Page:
This process is carried out in a fractionating column, which has a series of trays as shown in the figure. The effect of the superheated steam on the heated crude petroleum is to cause the lighter fractions to rise up the column. When rising, the vapour cools and a certain amount condenses on each tray until the tray is full of liquid to the overflow. Thus, each tray is a little cooler than the one below it, and therefore, lighter and lighter fractions will be present on each tray, as the vapours pass up the column. The temperature is controlled at the bottom of the column by the temperature of the crude oil, and at the top of the column by taking a certain amount of the product as it leaves, condensing it and pumping it back into the top of the column. This is known as the reflux.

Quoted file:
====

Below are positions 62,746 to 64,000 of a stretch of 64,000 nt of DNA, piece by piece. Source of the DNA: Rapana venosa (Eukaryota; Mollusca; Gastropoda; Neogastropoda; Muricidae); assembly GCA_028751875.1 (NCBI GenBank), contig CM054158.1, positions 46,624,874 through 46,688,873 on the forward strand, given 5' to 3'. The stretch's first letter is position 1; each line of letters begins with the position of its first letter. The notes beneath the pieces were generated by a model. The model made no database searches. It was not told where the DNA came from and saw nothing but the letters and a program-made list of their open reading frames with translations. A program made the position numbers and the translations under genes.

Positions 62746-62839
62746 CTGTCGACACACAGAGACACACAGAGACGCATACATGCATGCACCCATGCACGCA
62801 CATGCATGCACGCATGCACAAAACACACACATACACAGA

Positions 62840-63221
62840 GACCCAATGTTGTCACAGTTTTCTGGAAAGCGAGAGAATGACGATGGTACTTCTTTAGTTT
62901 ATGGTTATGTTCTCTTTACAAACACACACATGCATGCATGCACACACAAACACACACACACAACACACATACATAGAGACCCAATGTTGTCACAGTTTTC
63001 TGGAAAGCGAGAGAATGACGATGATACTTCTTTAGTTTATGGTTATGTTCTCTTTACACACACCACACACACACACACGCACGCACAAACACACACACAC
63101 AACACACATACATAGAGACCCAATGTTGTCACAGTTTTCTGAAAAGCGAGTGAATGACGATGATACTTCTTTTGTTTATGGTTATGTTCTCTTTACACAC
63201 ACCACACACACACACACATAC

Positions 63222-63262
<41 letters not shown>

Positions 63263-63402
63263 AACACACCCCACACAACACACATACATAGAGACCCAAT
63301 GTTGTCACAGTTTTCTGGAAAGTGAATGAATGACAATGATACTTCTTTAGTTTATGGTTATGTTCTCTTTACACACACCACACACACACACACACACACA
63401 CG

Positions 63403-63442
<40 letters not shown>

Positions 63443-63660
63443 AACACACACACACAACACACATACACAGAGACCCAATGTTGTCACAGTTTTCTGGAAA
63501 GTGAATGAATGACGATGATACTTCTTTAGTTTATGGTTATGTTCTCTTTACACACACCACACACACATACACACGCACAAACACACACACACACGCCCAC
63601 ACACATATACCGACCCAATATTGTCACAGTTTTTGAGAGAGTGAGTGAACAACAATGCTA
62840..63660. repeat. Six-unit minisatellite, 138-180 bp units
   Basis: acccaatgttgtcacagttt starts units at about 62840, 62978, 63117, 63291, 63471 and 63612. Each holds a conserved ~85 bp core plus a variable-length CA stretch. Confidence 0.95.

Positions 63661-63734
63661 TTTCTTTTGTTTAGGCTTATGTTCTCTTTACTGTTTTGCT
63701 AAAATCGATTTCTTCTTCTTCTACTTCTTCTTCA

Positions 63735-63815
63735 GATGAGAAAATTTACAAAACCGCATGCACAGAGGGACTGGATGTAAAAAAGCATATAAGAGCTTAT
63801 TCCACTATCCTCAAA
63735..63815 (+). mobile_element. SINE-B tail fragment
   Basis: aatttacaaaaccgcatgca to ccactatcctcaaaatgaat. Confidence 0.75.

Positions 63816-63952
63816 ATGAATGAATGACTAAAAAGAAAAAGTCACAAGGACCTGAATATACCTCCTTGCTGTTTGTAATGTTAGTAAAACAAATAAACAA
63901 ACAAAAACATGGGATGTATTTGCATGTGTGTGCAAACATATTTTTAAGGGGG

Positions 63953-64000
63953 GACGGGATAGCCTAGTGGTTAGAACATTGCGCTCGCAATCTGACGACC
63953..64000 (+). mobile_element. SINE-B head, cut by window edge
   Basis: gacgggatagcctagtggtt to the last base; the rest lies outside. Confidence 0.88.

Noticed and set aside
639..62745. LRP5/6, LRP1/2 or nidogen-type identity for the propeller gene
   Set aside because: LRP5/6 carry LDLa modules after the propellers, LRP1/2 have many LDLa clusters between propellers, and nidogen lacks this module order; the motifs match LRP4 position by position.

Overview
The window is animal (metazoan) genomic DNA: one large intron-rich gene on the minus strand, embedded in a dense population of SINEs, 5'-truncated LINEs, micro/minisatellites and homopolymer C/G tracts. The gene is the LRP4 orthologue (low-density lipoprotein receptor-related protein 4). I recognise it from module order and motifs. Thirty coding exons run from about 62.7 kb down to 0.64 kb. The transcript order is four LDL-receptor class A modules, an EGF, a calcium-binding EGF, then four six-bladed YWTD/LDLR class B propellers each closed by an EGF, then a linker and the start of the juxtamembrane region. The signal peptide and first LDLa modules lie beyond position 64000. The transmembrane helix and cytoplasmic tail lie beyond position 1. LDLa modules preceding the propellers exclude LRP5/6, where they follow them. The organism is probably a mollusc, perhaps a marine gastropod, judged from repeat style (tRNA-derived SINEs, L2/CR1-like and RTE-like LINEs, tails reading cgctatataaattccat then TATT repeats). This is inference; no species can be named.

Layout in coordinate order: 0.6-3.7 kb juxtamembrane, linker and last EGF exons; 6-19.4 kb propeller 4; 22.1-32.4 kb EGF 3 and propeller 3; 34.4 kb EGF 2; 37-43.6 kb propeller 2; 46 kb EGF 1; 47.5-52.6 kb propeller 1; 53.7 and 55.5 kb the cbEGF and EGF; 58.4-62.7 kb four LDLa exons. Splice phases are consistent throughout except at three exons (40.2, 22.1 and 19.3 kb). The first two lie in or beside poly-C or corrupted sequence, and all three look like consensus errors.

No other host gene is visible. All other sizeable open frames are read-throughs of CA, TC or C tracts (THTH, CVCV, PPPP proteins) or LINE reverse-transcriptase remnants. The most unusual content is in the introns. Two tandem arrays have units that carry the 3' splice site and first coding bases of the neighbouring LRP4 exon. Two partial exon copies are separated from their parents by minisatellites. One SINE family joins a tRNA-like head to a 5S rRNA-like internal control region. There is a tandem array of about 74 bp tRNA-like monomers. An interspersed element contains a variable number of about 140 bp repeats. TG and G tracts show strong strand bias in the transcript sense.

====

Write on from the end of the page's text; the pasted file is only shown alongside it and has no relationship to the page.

A certain amount of material will condense, which has a lower boiling point than the bulk of the liquid on a particular tray. To enable separation of these fractions, the liquid from a selected tray is drawn into a smaller auxiliary column, called a ‘side-stripper'. Here it is treated with steam that causes the lightest fractions to vaporise and pass along with the steam into the main column.
The use of these side-strippers enables kerosene and gas oil to be obtained direct from the plant. Lubricating oil distillate, if such is present, can usually be drawn direct from a tray without the use of a side-stripper, while gasoline leaves the top of the column as a vapour and must be cooled to condense it to liquid gasoline.